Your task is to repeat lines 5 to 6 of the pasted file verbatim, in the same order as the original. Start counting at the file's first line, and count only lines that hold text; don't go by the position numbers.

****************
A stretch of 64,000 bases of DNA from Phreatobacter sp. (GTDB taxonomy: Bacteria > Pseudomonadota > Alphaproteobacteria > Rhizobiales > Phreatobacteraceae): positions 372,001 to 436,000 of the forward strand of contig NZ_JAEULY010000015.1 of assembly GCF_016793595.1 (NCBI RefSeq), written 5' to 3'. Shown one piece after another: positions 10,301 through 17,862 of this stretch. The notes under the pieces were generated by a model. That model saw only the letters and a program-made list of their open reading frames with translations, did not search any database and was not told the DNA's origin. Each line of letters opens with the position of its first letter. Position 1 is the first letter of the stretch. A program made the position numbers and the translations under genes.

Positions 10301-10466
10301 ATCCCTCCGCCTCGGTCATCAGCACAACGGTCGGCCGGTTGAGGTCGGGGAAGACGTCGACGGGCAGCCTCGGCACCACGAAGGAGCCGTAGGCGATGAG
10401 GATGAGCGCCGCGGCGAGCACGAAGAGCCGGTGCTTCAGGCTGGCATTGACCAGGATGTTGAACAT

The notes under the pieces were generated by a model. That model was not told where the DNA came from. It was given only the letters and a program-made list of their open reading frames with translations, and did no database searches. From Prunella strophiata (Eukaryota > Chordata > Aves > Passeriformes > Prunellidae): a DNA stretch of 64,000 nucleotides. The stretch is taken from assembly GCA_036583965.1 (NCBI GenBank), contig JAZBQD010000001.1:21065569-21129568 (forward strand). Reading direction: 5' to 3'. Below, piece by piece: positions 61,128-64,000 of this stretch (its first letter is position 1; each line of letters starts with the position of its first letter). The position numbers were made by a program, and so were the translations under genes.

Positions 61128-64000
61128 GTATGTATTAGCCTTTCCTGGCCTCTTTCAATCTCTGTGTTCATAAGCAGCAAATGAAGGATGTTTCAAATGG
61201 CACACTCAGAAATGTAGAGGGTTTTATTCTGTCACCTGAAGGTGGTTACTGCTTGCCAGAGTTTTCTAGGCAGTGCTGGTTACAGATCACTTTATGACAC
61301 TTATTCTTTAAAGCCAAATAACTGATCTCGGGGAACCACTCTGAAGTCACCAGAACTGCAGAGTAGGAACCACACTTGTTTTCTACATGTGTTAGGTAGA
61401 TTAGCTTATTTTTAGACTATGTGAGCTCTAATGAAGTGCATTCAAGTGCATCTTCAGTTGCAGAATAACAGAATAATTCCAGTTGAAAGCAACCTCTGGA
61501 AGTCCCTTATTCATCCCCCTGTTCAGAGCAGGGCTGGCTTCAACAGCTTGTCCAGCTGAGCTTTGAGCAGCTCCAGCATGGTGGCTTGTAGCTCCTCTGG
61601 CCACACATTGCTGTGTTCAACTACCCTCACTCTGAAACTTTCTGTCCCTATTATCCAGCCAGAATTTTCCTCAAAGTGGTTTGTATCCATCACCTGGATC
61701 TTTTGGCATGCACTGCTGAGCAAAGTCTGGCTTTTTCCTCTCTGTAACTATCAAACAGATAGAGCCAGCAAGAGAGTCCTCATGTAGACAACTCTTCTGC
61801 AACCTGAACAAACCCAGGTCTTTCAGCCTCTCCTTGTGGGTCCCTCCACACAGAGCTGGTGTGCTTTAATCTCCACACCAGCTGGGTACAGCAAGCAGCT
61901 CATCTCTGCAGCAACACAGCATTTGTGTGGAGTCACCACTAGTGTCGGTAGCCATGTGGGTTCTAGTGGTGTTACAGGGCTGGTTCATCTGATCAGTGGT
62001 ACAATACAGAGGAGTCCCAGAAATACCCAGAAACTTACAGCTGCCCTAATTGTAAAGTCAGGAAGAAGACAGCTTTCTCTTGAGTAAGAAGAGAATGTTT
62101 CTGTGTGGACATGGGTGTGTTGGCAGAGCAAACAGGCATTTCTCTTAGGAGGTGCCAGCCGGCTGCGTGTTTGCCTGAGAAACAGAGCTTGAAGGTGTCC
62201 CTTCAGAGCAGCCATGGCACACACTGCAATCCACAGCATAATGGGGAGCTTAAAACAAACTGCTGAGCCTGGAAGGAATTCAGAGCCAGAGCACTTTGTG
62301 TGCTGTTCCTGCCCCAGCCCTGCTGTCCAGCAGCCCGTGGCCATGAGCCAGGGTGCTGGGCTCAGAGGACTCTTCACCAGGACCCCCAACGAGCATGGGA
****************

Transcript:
The notes under the pieces were generated by a model. That model was not told where the DNA came from. It was given only the letters and a program-made list of their open reading frames with translations, and did no database searches. From Prunella strophiata (Eukaryota > Chordata > Aves > Passeriformes > Prunellidae): a DNA stretch of 64,000 nucleotides. The stretch is taken from assembly GCA_036583965.1 (NCBI GenBank), contig JAZBQD010000001.1:21065569-21129568 (forward strand). Reading direction: 5' to 3'. Below, piece by piece: positions 61,128-64,000 of this stretch (its first letter is position 1; each line of letters starts with the position of its first letter). The position numbers were made by a program, and so were the translations under genes.

Positions 61128-64000